Studio Resident (2011 - 2012)
Statement of Work
In the past my work was driven by exploration of the common conception that art and design exist in separate vacuums, as well as the umbrella issues of taste and style. My current investigations include the devices of the theater, such as scrims, pulley systems and props. More simply, the distribution of weight through the elementary physics of rope, pulleys and sandbags create an activated tension, while lights and reflective surfaces seek to reference gimmicks of the stage. The incredibly one-sided nature of "ghost towns" built for old Westerns is a perfect illustration of the somewhat ironic place these recent works hold in the conversation of sculpture.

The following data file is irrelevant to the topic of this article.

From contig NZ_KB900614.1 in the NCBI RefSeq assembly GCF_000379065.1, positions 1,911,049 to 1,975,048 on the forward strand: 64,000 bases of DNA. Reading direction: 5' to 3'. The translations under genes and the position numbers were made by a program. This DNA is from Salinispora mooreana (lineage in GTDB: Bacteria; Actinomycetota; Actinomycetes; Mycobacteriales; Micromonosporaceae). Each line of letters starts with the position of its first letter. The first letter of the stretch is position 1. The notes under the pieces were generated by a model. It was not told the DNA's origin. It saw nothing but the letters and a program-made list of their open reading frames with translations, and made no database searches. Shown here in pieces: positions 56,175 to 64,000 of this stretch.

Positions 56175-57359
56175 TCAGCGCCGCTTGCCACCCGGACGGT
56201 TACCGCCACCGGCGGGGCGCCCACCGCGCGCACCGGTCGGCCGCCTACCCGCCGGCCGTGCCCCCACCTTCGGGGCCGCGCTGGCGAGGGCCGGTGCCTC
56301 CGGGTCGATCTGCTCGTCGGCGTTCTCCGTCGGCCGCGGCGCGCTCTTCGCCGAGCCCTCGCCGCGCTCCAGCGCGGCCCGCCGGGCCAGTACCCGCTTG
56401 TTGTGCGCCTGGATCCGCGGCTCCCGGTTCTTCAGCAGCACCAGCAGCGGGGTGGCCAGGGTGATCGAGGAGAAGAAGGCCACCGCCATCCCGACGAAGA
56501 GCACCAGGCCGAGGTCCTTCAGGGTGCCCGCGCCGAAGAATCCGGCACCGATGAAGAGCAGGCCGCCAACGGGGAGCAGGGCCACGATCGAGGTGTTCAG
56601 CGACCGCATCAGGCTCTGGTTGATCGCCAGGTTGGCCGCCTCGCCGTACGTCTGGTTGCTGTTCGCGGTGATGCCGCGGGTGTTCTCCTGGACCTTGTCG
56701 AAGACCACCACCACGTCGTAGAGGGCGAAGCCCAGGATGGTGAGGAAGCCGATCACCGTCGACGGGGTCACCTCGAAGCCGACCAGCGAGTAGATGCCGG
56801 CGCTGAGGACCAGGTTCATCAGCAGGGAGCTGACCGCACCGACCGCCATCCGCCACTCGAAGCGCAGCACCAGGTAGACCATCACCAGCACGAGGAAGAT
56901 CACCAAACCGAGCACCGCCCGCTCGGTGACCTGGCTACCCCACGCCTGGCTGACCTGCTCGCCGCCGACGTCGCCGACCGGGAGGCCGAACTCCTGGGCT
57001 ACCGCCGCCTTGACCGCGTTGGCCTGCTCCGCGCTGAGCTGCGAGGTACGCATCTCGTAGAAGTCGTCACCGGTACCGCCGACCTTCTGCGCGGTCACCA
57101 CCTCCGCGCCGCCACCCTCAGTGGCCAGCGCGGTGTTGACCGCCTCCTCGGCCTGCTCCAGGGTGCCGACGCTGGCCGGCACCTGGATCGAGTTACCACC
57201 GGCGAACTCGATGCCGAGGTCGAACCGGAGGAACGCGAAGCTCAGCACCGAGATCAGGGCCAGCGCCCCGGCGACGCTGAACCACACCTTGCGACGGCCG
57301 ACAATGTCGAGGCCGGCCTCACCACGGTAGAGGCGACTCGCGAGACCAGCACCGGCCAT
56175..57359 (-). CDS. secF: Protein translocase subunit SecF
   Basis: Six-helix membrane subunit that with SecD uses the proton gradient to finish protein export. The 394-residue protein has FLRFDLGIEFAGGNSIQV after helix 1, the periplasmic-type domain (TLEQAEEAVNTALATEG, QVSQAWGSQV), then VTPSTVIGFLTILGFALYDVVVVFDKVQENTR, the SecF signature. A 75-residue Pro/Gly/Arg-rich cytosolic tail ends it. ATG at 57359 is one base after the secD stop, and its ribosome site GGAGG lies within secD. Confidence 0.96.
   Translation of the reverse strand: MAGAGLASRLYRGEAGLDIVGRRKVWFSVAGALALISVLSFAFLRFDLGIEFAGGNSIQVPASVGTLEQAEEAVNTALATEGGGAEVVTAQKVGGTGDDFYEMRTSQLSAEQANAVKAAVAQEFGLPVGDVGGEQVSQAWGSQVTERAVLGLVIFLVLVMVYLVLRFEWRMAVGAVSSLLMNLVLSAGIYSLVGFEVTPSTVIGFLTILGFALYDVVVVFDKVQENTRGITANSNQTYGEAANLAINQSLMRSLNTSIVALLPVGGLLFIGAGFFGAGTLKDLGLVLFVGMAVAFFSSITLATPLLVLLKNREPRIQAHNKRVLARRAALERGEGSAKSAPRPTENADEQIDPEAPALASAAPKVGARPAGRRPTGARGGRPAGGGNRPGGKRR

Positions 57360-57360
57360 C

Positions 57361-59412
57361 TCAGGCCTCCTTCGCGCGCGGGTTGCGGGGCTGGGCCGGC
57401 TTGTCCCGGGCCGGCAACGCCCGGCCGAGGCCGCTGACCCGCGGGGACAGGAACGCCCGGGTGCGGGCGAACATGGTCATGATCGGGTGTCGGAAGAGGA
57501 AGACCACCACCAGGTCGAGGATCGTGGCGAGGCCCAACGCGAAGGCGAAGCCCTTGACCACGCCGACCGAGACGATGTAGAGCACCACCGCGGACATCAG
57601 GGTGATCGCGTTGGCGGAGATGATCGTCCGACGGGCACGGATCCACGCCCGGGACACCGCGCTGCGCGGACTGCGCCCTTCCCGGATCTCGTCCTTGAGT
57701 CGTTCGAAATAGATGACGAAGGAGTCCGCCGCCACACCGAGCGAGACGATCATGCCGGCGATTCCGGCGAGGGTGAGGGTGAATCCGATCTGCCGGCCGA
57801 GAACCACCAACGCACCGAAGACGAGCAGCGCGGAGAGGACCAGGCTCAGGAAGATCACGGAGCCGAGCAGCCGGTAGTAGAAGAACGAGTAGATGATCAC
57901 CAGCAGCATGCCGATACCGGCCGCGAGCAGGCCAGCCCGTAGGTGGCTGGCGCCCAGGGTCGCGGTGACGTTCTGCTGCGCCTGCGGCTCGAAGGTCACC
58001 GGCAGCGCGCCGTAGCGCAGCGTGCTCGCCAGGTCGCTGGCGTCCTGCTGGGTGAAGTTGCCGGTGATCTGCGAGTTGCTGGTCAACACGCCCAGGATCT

The classic "ghost towns" are paired-down veneers of the traditional sculptural object viewed in the round -- we all know them as painted facades backed by frail 2' x 4' armatures, designed to be viewed at a distance. They are an imitation giving us only the elements essential to evoke a specific impression, allowing your mind to fill in the rest.
The garishly synthetic yet self-referential palette and materials I employ are intended to service the forms in a way that allows the viewer to drift in and out of an awareness of them as both imitations and the objects they are imitating. Similarly, each object uses an action of "function" that has either already taken place, or is often being denied. The recent sculptures seek to exploit gaps through their hollow, prop-like materiality with a sense of anti-climax and subtle humor.